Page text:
UK inflation falls from 41-year high in run-up to BoE rate decision
Britain’s inflation fell more sharply than expected in November to 10.7% from October’s 41-year high of 11.1%, according to the…
Britain’s inflation fell more sharply than expected in November to 10.7% from October’s 41-year high of 11.1%, according to the official consumer prices data, offering some comfort to the Bank of England (BoE) as it prepares to raise interest rates again.
Economists polled by Reuters had forecast that the inflation rate would slip to 10.9%. U.S. and euro zone inflation too have both dropped more steeply than expected last month, raising hopes that the current wave of inflation may have peaked.
“Prices are still rising, but by less than this time last year with the most notable example of this being motor fuels,” said Grant Fitzner, chief economist at the Office for National Statistics.
The BoE is battling inflation that is far above its 2% target and has raised rates sharply over the past 12 months.
Economists mostly expect it will raise rates again on Thursday to 3.5% from 3%, even with inflation seemingly having peaked and giving a little relief to hard-squeezed households.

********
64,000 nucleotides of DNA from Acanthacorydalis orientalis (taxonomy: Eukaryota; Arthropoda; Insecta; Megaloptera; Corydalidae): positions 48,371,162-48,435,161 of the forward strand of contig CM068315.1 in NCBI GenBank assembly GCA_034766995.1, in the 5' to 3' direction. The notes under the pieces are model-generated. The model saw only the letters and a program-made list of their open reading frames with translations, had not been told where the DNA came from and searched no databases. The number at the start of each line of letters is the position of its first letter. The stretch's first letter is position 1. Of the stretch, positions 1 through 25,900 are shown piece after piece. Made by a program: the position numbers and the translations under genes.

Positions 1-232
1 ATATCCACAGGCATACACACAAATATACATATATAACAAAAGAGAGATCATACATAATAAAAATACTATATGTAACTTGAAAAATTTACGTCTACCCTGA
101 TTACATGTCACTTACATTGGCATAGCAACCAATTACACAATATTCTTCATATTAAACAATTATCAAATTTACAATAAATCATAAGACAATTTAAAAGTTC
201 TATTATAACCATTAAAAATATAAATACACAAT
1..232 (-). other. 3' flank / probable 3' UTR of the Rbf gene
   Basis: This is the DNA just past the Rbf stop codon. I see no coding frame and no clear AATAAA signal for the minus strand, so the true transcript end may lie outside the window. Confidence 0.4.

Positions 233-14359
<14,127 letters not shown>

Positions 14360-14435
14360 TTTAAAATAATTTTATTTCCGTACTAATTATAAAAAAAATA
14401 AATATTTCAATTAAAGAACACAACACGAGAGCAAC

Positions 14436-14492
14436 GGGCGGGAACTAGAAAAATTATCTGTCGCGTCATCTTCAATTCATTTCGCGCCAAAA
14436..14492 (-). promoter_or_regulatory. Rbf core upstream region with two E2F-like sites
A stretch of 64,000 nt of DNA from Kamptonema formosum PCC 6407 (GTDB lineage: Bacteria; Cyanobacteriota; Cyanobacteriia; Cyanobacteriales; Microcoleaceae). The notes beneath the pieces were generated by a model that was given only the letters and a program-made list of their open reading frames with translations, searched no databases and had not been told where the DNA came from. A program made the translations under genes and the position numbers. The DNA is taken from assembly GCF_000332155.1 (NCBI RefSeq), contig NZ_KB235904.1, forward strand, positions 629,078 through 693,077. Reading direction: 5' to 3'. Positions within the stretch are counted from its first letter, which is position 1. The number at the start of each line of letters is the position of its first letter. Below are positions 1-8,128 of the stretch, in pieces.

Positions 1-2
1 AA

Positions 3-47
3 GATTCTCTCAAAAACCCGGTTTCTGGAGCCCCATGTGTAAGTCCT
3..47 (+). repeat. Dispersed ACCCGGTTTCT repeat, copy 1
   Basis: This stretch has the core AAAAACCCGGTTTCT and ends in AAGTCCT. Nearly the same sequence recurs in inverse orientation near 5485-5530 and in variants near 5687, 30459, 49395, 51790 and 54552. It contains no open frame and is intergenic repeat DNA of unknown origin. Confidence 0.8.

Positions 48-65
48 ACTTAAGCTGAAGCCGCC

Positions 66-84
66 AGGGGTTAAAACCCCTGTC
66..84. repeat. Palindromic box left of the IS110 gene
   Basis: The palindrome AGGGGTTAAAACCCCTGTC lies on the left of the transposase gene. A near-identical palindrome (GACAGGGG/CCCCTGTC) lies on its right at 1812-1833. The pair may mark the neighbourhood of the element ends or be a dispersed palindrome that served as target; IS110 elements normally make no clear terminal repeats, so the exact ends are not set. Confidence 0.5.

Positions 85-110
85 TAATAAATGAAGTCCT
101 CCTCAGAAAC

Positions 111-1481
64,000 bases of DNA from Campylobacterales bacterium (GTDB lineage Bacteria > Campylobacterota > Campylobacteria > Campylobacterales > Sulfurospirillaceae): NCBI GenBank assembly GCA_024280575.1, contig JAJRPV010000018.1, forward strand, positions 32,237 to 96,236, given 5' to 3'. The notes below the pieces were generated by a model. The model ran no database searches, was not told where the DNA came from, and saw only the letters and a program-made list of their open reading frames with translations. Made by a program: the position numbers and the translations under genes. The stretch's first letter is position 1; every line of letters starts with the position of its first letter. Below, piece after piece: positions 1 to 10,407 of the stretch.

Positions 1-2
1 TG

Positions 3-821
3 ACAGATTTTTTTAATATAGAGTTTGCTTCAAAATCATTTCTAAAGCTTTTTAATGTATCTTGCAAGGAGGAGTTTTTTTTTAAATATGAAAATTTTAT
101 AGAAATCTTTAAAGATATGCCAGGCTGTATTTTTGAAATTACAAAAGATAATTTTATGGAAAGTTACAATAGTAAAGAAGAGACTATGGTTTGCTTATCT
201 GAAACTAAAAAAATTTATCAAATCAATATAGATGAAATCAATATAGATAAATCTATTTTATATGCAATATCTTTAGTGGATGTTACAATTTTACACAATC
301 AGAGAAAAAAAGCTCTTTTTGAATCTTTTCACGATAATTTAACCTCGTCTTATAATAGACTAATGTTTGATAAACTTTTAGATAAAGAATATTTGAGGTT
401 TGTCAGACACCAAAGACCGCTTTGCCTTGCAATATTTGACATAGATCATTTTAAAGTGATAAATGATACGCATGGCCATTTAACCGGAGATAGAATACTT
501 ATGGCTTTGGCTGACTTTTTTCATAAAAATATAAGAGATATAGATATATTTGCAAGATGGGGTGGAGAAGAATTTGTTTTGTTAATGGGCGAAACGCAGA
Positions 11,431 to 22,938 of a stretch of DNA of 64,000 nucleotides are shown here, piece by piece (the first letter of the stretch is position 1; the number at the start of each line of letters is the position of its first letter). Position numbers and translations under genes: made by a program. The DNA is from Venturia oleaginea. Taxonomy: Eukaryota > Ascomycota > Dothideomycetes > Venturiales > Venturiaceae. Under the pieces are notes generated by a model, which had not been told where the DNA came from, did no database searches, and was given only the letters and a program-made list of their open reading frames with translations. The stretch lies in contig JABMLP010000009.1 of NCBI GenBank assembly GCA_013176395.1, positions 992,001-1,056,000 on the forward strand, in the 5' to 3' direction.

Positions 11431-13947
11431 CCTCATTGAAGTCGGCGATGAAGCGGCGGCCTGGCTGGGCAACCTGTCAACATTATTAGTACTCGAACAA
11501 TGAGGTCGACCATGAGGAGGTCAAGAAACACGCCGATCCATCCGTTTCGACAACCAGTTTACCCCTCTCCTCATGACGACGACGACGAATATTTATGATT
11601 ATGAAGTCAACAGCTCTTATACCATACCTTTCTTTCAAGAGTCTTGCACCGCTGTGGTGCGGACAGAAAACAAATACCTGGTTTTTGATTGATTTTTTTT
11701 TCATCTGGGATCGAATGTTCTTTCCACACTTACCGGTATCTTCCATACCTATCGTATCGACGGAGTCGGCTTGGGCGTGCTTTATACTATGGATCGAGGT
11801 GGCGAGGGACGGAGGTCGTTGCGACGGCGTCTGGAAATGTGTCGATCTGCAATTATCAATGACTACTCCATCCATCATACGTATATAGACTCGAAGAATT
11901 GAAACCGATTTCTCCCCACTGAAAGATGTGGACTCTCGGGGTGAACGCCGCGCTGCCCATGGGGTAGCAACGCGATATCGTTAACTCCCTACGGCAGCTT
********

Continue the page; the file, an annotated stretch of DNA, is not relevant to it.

“We still think the Bank will increase rates by 50bps, from 3.00% to 3.50%, tomorrow,” Paul Dales, an economist at Capital Economics, said. “But another 75bps hike has just become less likely and it’s possible that rates don’t rise to the peak of 4.50% we are forecasting.”
Last month, the BoE said Britain was heading into a long recession, with inflation unlikely to return to target until early 2024, while the government’s budget watchdog warned of the biggest squeeze on living standards since records began in the 1950s.
Following the latest inflation data, finance minister Jeremy Hunt said it was “vital that we take the tough decisions needed to tackle inflation”.
Britain is in the middle of a wave of industrial action, especially in the public sector where pay has not kept up with the private sector or with rising prices.
Hunt has said big public-sector pay rises would slow the pace at which inflation falls.
British inflation started to pick up last year, driven by post-pandemic bottlenecks in the domestic and global economy, and accelerated when European energy prices surged after Russia’s invasion of Ukraine in February.
The BoE has also said that labour shortages as well as trade and migration frictions due to Brexit have played a role in pushing up prices.
Core CPI – which excludes energy, food, alcohol and tobacco prices, and which some economists think gives a better indication of longer-term price trends – dropped to 6.3% in November, down from October’s reading of 6.5%.
However inflation in Britain’s services sector – which some BoE officials think reflects the extent to which wage pressures are being passed on by companies – did not fall from October’s 30-year high of 6.3%.